Fast Five Quiz: Bites and Stings

Richard H. Sinert, DO

Disclosures

April 29, 2019

In most cases, Zika virus infection causes a mild, self-limited illness. The incubation period is probably 3-12 days. Because of the mild nature of the disease, more than 80% of Zika virus infection cases may go unnoticed. The spectrum of Zika virus disease overlaps with that of arboviral infections, but rash (maculopapular and likely immune-mediated) typically predominates. Aside from rash, the most common symptoms of Zika virus infection include fever, arthralgia (involving the small joints of the hands and feet), retroocular headache, and conjunctivitis. Symptoms last from 2 to 7 days.

Most patients with malaria have no specific physical findings, but splenomegaly may be present. Symptoms of malarial infection are nonspecific and may manifest as a flulike illness with fever, headache, malaise, fatigue, and muscle aches. Some patients with malaria present with diarrhea and other gastrointestinal symptoms. Immune individuals may be completely asymptomatic or may present with mild anemia. Nonimmune patients may quickly become very ill. In children, malaria has a shorter course, often rapidly progressing to severe malaria. Children are more likely to present with hypoglycemia, seizures, severe anemia, and sudden death, but they are much less likely to develop renal failure, pulmonary edema, or jaundice.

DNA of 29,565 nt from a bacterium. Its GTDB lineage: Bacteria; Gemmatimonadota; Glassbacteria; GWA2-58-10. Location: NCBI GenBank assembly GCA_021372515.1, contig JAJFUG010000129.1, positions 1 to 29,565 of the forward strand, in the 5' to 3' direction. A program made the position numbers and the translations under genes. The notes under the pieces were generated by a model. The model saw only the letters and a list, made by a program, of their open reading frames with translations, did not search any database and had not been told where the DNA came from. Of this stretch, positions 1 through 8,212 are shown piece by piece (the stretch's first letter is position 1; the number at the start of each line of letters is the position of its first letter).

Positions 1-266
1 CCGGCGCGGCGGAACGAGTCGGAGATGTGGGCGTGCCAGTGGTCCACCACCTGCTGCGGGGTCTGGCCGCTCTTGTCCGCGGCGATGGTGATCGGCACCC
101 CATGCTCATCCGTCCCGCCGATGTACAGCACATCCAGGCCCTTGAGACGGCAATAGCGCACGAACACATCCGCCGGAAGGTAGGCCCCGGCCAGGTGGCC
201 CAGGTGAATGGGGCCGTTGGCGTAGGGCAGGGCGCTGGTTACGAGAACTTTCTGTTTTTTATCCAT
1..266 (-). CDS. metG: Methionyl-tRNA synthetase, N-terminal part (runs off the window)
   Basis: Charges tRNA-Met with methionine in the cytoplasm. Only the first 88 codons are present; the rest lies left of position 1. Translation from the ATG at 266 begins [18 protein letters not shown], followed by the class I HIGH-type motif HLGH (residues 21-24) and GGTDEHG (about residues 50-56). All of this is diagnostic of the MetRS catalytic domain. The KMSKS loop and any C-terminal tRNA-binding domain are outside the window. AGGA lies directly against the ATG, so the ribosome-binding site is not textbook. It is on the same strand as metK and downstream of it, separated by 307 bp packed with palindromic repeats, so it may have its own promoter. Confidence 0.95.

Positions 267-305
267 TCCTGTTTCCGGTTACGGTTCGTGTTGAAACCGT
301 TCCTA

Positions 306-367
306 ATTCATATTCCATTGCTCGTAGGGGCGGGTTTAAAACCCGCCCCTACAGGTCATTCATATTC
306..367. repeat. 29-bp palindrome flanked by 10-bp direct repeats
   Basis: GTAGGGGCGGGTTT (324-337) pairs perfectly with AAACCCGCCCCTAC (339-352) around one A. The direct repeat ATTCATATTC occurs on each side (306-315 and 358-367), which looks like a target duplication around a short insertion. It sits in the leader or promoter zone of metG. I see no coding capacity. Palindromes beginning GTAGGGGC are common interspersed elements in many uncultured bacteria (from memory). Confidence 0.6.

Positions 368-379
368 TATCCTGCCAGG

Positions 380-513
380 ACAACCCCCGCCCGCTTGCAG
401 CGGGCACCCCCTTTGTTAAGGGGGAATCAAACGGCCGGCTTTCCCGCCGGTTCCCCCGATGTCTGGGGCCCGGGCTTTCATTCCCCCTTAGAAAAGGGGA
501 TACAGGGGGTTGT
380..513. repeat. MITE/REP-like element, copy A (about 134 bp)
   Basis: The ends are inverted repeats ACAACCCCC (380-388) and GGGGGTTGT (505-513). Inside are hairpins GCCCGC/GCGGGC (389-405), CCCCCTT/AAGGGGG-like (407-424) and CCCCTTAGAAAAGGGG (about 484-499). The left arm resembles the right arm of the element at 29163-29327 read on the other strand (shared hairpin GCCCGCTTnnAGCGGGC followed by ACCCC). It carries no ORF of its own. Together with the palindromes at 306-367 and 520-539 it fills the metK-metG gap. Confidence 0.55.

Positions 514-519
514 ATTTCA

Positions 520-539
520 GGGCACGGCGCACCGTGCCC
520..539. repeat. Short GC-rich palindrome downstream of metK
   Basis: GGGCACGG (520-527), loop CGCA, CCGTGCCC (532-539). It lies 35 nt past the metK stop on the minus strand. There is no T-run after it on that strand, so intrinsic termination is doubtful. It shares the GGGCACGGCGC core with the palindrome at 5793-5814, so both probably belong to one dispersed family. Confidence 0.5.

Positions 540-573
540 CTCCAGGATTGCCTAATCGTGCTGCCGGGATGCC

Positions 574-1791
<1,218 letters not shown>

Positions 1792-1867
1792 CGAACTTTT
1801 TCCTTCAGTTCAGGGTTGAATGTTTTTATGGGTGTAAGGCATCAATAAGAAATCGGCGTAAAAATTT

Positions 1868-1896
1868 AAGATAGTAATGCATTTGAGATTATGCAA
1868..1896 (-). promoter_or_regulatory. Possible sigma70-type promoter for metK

Patients with dengue will have a history of living in, or recent travel to, a region where the disease is endemic. The incubation period is 3-14 days (average, 4-7 days); symptoms that begin more than 2 weeks after a person departs from an endemic area are probably not a result of dengue. Many patients experience a prodrome of chills, erythematous mottling of the skin, and facial flushing (a sensitive and specific indicator of dengue fever). The prodrome may last for 2-3 days. Children younger than 15 years usually have a nonspecific febrile syndrome, which may be accompanied by a maculopapular rash. Classic dengue fever begins with sudden onset of fever, chills, and severe (termed breakbone) aching of the head, back, and extremities, as well as other symptoms. The fever lasts 2-7 days and may reach 105.8°F (41°C). Fever that lasts longer than 10 days is probably not a result of dengue.

Chikungunya fever is an acute febrile illness with an incubation period of 3-7 days. It affects all age groups and both sexes equally, with an attack rate (percentage of individuals who develop illness after infection) of 40%-85%. Patients present with abrupt onset of high-grade fever often reaching 102°-105°F (38.9°-40.6°C), with shaking chills that last 2-3 days. The fever may return for 1-2 days after an afebrile period of 4-10 days, and hence is termed a saddle-back fever. Prodromal symptoms are uncommon. However, sore throat, headache, abdominal pain, constipation, and retro-orbital pain have been reported during the acute phase of the illness.

Read more about Zika virus.

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